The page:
My wife, France, and I are giving an illustrated lecture on how various 19th century photographic work at the New Orleans Museum of Art this Friday at 1:00. The talk includes daguerreotype, calotype, salt print, collodion negatives and albumen printing. It is part of the educational programs in support of the current exhibit of 19th century landscape photography.
For more information google NOMA Mark Osterman / France Scully Osterman
If there is anyone in the New Orleans area ... would love to meet. Come along to the lecture if you have the time.
That sounds educational & fun - even if I cannot pronounce " daguerreotype, calotype, collodion or albumen " .....
Many people on this forum have antique photographs. We demonstrate how the sensitive papers, films and plates are made and how they work.
Below: me coating paper with egg white and salt. The paper is then sensitized with silver nitrate and printed from a glass negative. These were called albumen prints. Every antique shop has these in the form of small mounted portraits about the size of a calling card.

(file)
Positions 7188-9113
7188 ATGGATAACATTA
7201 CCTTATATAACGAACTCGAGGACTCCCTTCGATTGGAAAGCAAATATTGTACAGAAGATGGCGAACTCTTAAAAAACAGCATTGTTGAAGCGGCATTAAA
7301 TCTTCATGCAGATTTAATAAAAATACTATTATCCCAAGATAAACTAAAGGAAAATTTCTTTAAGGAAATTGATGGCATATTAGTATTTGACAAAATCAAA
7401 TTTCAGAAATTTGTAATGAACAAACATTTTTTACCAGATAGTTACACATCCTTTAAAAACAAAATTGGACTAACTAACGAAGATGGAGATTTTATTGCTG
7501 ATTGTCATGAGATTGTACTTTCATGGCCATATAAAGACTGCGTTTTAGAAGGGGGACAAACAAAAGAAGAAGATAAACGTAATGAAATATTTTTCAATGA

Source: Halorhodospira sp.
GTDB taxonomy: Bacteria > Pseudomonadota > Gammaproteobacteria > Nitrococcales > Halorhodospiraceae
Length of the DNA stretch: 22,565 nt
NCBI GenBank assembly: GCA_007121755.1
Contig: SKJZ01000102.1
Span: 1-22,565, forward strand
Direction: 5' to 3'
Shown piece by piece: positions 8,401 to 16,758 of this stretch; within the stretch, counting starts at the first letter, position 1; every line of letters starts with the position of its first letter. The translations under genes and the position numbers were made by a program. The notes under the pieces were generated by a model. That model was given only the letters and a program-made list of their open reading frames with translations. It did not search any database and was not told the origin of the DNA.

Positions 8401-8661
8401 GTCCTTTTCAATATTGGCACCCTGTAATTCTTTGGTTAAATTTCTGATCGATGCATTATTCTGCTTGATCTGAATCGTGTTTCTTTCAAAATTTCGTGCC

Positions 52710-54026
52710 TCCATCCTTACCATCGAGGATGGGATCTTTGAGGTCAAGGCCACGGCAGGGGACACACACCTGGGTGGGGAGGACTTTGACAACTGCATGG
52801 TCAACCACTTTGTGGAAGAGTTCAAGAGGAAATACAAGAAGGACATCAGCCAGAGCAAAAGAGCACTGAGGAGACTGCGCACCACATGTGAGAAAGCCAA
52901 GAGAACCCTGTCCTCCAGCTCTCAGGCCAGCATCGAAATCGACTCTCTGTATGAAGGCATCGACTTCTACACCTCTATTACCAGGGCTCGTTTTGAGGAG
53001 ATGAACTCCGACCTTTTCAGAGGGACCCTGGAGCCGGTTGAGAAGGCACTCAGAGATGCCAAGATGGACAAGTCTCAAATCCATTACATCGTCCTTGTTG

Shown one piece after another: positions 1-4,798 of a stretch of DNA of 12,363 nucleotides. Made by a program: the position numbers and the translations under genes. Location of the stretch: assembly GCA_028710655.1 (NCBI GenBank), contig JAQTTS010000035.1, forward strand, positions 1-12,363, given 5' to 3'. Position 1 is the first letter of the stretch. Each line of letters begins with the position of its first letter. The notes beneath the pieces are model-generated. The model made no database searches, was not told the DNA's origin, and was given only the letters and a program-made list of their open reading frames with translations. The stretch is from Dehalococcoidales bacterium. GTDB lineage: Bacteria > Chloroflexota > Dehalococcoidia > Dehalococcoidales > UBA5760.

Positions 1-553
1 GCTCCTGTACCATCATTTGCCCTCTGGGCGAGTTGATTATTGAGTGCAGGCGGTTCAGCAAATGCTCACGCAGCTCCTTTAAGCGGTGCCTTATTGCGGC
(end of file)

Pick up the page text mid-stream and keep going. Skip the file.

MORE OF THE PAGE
Mark, For the small albumen prints do you have to use small quail eggs?
I bet ya the new Kodak would be interested how to make film processing again. 😂
Around 1976 I had the privilege of doing my own developer, stop, and bath for some 35mm B&W's I took but I wouldn't want to leave digital to go back to that. Unfortunately, I have to work Friday and the garage space I rent is off limits to visitors.
Hope you two have a great presentation with much interest, down in the big easy. :-)